Tuesday, April 4, 2017

Cheater dags! (the story of a 14th century ensemble)

I don't normally write posts about the things I do on commission: I guess I feel a little squiffy writing about something that isn't for anyone in my family without permission, and there is the fact that I don't usually have the model handy to take pictures of. A lot of times too, the work I do for others isn't all that interesting, tunics, pants, basic gowns, nothing really out of the ordinary. But this project I think is interesting all on it's own for being particularly beautiful, and also because I came up with a nifty way to cheat on the dags, which are the super painful part of much 14th century wear that isn't made of wool (fulled wool is a beautiful thing). So I thought I'd do a short write up with some pictures of the cheater dags. (I'm sure I'm not the only person to think of doing them this way, but I haven't seen anyone else do it, so I figure I may as well share!)
The winning design, although he chose

Last fall a SCA friend contacted me about making him a good cotehardie to wear to fancy events, court, and the like. He wanted the full deal: a custom pattern with hand dyed silk, fancy buttons, and trim. I was enthusiastic about the prospect but told him he had to wait until I'd survived Feast of St. Nicks and Christmas. With those obstacles past, we got in touch and designed an outfit together, woolen hose, with a silk hood and cotehardie, all custom dyed to match. Parti colored, and with dags and trim and buttons galore.

In the 14th century dagged edges became all the rage. Hoods, sleeves, hems: you name it, if it was the edge of a garment it could be cut in any number of different kinds of fancy scallops. Square, rounded, long, short, even fancy compound shapes like oak leaves can be found in period images. It was a fashion craze, and it's a real pain to do. Unless you work in fulled wool, which is fray resistant, the best way to make dags is by lining and turning. While this method works, the the points between the dags tend to be fragile, and it's hard to get it totally flat after you turn it. It's far from impossible, but it is fiddly and bothersome.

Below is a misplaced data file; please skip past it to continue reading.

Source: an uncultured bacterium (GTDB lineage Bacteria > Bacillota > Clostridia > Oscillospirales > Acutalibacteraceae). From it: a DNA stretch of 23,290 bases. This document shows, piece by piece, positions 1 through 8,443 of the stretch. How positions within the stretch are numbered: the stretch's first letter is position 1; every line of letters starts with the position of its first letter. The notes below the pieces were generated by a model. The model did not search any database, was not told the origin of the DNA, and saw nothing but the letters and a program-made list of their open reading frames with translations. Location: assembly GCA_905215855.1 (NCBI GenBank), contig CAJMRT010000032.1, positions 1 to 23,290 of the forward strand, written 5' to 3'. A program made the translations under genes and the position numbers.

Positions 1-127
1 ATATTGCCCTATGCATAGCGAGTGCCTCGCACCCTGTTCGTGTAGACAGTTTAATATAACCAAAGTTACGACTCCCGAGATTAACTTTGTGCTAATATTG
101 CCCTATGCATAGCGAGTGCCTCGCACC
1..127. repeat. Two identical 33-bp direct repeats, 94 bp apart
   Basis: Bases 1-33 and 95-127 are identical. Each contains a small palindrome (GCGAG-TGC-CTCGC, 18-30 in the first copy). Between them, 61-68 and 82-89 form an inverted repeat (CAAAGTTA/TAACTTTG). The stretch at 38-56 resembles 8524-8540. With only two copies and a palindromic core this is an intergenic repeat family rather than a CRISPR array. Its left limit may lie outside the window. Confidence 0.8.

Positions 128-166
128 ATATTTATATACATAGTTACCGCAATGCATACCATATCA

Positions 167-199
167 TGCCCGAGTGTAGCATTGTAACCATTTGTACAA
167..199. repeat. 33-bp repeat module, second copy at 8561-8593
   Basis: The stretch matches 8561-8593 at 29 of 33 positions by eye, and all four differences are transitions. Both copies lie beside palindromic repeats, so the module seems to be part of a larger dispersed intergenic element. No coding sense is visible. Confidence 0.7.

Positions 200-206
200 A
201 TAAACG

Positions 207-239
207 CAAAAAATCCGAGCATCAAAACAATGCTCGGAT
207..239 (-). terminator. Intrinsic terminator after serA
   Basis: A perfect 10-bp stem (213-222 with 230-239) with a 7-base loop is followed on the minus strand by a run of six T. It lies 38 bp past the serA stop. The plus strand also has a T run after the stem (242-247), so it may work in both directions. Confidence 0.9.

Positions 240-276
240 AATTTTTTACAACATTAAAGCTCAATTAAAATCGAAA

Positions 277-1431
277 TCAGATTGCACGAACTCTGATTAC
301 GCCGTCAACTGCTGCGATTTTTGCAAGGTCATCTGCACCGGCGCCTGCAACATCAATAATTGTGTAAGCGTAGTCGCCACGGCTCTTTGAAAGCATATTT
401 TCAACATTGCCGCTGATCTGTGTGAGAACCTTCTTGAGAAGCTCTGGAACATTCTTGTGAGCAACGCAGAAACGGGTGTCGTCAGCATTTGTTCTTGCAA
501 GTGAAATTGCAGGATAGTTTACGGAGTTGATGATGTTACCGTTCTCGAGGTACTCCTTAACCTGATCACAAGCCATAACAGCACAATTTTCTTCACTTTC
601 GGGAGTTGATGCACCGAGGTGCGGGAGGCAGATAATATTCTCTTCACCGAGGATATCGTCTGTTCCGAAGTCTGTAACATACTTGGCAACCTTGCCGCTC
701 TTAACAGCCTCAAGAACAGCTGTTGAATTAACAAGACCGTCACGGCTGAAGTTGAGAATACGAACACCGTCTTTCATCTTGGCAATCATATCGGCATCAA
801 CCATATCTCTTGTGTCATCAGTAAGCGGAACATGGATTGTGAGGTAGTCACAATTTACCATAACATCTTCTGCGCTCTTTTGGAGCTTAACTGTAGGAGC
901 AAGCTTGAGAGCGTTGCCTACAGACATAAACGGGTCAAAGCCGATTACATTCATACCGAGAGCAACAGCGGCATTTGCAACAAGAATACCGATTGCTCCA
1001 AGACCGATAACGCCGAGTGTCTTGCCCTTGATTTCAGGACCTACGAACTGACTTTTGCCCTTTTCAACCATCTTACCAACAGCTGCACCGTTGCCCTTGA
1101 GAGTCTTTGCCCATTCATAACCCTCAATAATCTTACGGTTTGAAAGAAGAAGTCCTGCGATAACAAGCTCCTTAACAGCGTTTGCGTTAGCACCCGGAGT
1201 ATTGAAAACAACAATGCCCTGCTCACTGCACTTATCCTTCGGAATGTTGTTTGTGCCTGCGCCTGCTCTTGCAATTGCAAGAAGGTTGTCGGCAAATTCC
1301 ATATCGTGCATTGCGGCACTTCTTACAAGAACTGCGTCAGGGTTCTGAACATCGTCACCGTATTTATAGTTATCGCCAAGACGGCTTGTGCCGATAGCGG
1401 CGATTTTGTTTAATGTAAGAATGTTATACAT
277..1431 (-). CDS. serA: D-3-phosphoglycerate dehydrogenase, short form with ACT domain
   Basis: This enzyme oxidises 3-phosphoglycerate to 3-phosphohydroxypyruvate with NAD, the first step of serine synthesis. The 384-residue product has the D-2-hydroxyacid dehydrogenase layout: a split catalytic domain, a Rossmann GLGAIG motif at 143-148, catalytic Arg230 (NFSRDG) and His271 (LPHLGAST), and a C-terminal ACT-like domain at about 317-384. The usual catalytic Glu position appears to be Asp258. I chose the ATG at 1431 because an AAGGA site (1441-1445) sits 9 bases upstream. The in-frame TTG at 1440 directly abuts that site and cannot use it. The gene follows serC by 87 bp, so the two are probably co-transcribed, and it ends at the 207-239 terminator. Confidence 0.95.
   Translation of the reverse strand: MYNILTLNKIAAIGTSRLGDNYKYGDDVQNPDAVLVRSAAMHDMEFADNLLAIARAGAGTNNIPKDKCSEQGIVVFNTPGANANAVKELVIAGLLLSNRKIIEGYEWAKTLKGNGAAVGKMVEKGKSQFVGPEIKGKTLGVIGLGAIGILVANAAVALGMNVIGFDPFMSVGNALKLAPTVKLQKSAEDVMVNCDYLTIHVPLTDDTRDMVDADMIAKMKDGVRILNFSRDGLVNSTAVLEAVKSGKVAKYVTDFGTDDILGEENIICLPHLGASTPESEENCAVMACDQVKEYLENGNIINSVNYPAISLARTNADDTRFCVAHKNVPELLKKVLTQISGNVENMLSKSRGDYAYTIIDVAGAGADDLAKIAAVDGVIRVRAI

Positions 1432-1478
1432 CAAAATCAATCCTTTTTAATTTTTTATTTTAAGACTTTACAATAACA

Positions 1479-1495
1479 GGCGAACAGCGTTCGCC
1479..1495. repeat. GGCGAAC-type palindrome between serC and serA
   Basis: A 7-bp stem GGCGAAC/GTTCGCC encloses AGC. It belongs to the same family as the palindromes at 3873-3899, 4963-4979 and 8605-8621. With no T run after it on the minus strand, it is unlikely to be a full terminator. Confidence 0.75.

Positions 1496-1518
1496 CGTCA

I got to thinking about it while I was drawing up the designs, and it occurred to me, why not do them just like the tabs on a doublet: make them separately, line and turn them, sew them onto the edge, then just hide the seam with trim? it would be significantly easier than finishing a scalloped edge. So, that's what I did, and it worked out really well.

Dags in progress. 
I did some math to figure out how big the dags should be, then cut the correct number in both colors. This is silk satin, over 4.7 oz linen, lined with tissue weight silk habatoi (the silk is hand dyed, everything is from Dharma Trading as usual). I sewed the dags, clipped and graded them, turned and ironed them, then top stitched around the edge. Then I just sewed them
onto the edge, and flipped the seam towards the body of the garment. I sewed the trim so it overlapped the seam, then sewed the edge of the lining down to the edge of the dags. Voila. you could do any of the simple dags this way, square, curved, even some of the simpler compound shapes, although not the really crazy compound shapes (I've seen beautiful wool hoods with oak leaf shaped dags around the edge.) Those should probably be reserved for fulled wool. Doing the dags was still time consuming and fussy, but on balance, much easier.  A side benefit of doing it this way is that you don't have to worry about the tips of the slits, where the seams allowances are very small, and quite capable of working their way out of the seams. Fray check is your friend there, but traditional lined dags are still a little fragile. these are not.